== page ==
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Friday, April 19, 2013

reports Dzhokhar Tsarnaev is still alive hiding in boat at 55 Franklin Street in Watertown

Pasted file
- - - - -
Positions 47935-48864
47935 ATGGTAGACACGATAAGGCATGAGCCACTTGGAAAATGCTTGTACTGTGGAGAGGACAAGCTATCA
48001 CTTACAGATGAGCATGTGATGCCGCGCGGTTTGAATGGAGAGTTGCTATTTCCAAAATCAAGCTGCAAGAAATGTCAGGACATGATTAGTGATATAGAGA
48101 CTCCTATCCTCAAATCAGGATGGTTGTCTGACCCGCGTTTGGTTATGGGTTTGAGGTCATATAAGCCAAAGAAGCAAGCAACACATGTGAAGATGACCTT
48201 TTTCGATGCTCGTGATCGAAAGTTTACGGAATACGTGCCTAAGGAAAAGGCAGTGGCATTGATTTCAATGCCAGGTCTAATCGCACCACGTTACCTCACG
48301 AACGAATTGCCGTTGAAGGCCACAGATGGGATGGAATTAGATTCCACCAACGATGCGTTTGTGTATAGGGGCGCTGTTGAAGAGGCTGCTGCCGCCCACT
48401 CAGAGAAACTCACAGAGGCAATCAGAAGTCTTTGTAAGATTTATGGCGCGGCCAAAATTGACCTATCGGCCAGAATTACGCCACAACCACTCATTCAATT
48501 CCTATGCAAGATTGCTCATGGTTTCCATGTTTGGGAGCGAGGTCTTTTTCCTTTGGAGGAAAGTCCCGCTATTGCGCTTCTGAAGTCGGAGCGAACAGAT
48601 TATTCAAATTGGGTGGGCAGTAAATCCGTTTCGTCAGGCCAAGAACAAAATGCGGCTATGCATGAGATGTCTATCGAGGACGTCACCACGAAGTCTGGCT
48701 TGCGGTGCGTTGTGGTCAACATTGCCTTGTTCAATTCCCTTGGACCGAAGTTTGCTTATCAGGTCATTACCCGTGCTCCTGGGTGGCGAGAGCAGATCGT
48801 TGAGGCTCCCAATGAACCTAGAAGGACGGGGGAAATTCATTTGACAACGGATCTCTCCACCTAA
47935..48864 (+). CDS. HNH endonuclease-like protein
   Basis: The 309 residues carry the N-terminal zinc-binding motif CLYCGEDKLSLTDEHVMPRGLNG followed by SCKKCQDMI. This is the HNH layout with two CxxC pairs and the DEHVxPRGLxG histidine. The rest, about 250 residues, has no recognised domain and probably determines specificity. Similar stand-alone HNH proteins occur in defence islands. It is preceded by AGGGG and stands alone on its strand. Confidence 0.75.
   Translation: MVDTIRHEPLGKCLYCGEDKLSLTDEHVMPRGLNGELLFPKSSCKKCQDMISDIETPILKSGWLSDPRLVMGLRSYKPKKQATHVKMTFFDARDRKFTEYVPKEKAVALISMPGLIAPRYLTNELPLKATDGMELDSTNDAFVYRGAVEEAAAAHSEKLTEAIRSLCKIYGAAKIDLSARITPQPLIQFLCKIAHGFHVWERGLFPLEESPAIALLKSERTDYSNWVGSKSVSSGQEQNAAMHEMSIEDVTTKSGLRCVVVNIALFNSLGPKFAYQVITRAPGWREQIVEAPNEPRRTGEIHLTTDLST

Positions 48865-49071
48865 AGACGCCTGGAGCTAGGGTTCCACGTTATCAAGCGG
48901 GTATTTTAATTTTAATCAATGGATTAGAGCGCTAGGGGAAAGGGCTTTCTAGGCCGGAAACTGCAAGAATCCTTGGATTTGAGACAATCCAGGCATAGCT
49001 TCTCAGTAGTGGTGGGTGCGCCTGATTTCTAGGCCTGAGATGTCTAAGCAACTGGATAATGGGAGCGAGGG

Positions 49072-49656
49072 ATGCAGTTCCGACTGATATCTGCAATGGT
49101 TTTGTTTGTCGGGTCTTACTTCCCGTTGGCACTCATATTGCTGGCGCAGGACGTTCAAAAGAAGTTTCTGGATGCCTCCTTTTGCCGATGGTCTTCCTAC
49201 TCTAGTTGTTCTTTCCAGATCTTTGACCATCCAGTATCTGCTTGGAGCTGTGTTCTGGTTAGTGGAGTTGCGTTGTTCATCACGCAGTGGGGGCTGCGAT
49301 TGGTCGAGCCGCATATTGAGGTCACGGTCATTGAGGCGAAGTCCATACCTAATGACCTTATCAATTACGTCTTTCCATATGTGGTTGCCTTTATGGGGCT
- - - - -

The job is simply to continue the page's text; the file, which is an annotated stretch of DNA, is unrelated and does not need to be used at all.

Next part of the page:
Police have pinned down a suspect in the Boston suburb of Watertown Friday night, the Boston Globe reported. Multiple shots were fired in the area, and police have told residents to stay inside and shelter in place. Just an hour earlier, police announced that the 19-year-old suspected bomber had so far eluded capture after fleeing from police on foot early Friday morning. Thousands of law enforcement officers conducted a nearly 24-hour door-to-door manhunt for Dzhokhar A. Tsarnaev, who is believed to have planted two bombs at Monday's Boston Marathon that wounded more than 170 people and left three dead. Officials announced at 6:00 p.m. news conference that they had been unable to apprehend the suspect, despite combing through a 20-block area of the Boston suburb of Watertown and shutting down the city's entire public transportation system in an effort to prevent him from fleeing. They said they did not know if he has a car, or if he is still on foot. Gov. Deval Patrick lifted his previous "shelter in place," or lockdown, order for the city of Boston and many surrounding areas of the city. But Patrick urged Bostonians to continue to be "vigilant" as the "very dangerous" armed suspect has not been apprehended. "We cannot continue to lock down an entire city or an entire state," Massachusetts State Police Col. Timothy Alben told reporters. He added that he believes the suspect is still in the state, but would not elaborate. An overnight police chase and shootout left Dzhokhar's —26-year-old brother, Tamerlan Tsarnaev—dead and Dzhokhar on the lam. Federal investigators had released photos and videos of the two men hours earlier, showing them in the vicinity of the marathon finish line before the twin explosions. Dzhokhar Tsarnaev was seen placing a backpack on the ground minutes before the blast, investigators said. One police officer was killed and another seriously wounded during the violent spree. The city of Boston and its surrounding areas ground to a standstill for hours as police went door to door searching for the suspect in the suburb of Watertown. Police said they had uncovered several improvised explosive devices (IEDs) in Watertown and in the brothers' home in Cambridge. The suspect on the run is a student at the University of Massachusetts-Dartmouth. The Tsarnaev family is originally from Chechnya, a volatile and once war-torn southern Russian republic. The family fled to Kyrgyzstan and eventually immigrated to the United States as refugees about 10 years ago. Marathon bombing suspect Tsarnaev (FBI) Tamerlan Tsarnaev studied at a local community college and was a Golden Gloves boxer. He also reportedly had a wife and young child. Dzhokhar Tsarnaev, who was remembered by former classmates as bright and personable, posted links to pro-Chechnyan independence sites on his social media page, and listed his world view as "Islam." It's unclear if either the separatist politics of Chechnya or their religion had anything to do with the suspects' motivations. Tsarnaev appeared to be posting to his Twitter account even after the marathon attacks, writing in his last post on Wednesday, "I'm a stress free kind of guy." His posts covered everything from cute photos of his cat to rap lyrics. In an interview with The New York Times, the suspects' father said Tamerlan had been unable to become a U.S. citizen because he was arrested for hitting his girlfriend, and that he traveled to Russia last year to live for six months and renew his passport. Dzhokhar is a naturalized U.S. citizen. The suspects' uncle, when told that one of his nephews was killed by the local CBS News station, replied that he deserved it. “He deserved his. He absolutely deserved his,” Ruslan Tsarni said. “They do not deserve to live on this earth.” Later, in an emotional press conference outside his home in Maryland, Tsarni said his nephews had brought shame upon his family, and called them "losers." He speculated that they were not "able to settle themselves" and were "angry at everyone who was able to." He said he did not believe they were motivated by radical politics in Chechnya or their Muslim religion. "Dzhokhar, If you're alive, turn yourself in and ask for forgiveness from the victims [and] the injured," he said. "He put a shame on our family. He put a shame on the entire Chechnyan ethnicity. Turn yourself in." He added that he hadn't been in touch with the family for several years but would not say why. "I'm ready to kneel in front of them and ask their forgiveness," Tsarni said of the victims of his nephews' crime. "I respect this country; I love this country ... this country that gives everybody chance to be treated like human being." Other family members, including an aunt and the brothers' father, said they did not believe the brothers could have planted bombs. The University of Massachusetts at Dartmouth announced shortly after 10:30
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